More than 10 months after last year’s Coeur d’Alene City Council elections, a loser of a close race has:
A — officially gained one vote.
B — asked a judge to order a new election.
C — will still lose by one vote even if a judge decrees all the invalid ballots presented in evidence go his way.
D — sparked one of the most entertaining weeks in court via texting, blogs and Facebook.
Nearly a year ago, Jim Brannon collected 3,160 votes, falling five shy of unseating incumbent Mike Kennedy from the council. When a supporter noticed discrepancies in postelection ballot reports, Brannon filed a challenge that has run longer than Florida’s 2000 presidential recount and Minnesota’s 2008 Senate recount — combined.
For six days last week, large sheets of yellow, sticky-backed paper went up like wallpaper in the cramped courtroom as attorneys spent the week performing feats of addition and subtraction as they tried to show that wildly differing absentee ballot counts — drawn from election reports on different days — could not match (or, from Kennedy attorneys, could easily match) the 2,051 absentee ballots officially registered by Kootenai County’s ballot counting machine. During closing arguments Saturday, Judge Charles Hosack shook his head briskly side to side and blew air out of puffed cheeks like a cartoon character that had just been dunked in cold water.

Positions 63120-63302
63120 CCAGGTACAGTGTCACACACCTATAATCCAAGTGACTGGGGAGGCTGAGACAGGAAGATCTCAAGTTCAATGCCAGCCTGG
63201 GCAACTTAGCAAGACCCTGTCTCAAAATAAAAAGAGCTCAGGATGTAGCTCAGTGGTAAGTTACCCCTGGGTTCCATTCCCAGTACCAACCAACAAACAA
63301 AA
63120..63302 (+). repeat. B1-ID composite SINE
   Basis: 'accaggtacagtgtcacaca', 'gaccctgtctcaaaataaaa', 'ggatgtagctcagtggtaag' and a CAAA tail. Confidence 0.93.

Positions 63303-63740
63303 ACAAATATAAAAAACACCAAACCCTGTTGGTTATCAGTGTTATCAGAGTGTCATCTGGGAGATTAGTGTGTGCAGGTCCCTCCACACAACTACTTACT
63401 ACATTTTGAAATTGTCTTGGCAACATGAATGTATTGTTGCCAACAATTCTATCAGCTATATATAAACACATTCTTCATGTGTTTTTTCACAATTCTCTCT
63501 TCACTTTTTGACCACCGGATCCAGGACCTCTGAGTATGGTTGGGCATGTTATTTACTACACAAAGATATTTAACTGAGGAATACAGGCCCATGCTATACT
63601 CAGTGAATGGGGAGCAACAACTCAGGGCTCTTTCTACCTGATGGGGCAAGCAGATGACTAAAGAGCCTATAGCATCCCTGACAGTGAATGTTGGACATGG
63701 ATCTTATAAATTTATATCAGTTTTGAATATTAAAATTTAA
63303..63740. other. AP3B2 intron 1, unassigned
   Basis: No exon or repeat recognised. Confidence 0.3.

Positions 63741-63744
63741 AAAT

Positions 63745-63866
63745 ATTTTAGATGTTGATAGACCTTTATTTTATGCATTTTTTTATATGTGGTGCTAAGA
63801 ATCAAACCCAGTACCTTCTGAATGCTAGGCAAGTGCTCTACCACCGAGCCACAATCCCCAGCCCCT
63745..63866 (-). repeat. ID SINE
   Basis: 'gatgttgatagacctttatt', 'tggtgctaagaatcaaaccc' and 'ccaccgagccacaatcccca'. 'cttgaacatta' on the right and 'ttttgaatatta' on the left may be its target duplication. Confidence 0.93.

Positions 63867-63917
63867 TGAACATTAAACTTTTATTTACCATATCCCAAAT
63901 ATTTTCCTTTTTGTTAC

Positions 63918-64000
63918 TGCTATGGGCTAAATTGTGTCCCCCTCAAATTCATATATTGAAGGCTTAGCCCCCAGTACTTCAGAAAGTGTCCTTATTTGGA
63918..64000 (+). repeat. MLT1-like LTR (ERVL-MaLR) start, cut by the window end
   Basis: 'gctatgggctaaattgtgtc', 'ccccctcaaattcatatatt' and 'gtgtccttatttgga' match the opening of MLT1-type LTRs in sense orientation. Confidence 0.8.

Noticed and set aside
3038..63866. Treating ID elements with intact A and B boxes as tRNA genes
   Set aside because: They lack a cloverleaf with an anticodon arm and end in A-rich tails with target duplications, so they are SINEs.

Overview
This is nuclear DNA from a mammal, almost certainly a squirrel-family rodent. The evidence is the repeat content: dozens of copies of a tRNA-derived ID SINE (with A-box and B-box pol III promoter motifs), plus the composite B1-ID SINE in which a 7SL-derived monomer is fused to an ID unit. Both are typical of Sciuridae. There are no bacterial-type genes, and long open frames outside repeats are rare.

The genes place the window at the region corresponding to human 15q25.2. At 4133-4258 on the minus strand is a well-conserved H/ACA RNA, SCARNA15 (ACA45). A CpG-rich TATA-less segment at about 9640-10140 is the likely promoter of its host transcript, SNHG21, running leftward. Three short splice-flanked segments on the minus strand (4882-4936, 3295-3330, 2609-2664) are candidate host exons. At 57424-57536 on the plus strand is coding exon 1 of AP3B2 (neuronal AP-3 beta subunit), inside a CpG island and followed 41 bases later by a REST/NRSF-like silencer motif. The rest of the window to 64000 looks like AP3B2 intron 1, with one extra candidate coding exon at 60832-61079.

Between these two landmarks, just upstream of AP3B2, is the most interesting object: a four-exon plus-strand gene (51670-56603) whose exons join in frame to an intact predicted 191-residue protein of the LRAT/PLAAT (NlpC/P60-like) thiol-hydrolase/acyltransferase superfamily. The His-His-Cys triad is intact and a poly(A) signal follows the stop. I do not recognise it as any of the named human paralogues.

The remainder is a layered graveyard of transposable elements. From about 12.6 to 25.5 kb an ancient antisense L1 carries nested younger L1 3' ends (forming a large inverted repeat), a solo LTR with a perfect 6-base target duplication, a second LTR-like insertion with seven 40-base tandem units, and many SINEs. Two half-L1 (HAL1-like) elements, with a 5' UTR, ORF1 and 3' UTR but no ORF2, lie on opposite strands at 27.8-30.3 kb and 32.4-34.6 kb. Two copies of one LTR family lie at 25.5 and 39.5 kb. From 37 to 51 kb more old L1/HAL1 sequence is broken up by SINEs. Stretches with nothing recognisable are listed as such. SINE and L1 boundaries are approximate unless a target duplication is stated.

“What does it even mean, 2,051?” he asked, looking at sheaves of numbers.
To Brannon’s attorney, Starr Kelso, the shifting tallies, the handful of invalid votes and a queasy peek into the “sausage-making” of running an election means … “Judge, order a new election.” Peter Erbland, representing Kennedy, summed up quite differently. “After five days of microscopic scrutiny …” Brannon is still one vote short at best.
“The challenge fails,” Erbland said. Losing by such a close margin can be aggravating, but it is not grounds for another election, Erbland argued. State law, he said, shows the challenge must show results that would change the outcome.
The trial became a social media sensation in the Lake City with gavel-to-gavel coverage on Facebook and two blogs — the Kennedy-friendly Spokesman-Review’s Huckleberries Online, and the Brannon-friendly http://www.OpenCdA.com.
Highlights included a 30-minute rant by Kelso that Hosack step down, a Brannon supporter ejected, a witness telling Kelso to “shove” some papers to a dark place and regular fashion updates on Huckleberries.
A ruling in the non-jury trial is expected next week at the earliest.
But military ballots went out Saturday, making it already too late for a do-over this November, Kootenai County Clerk Dan English says.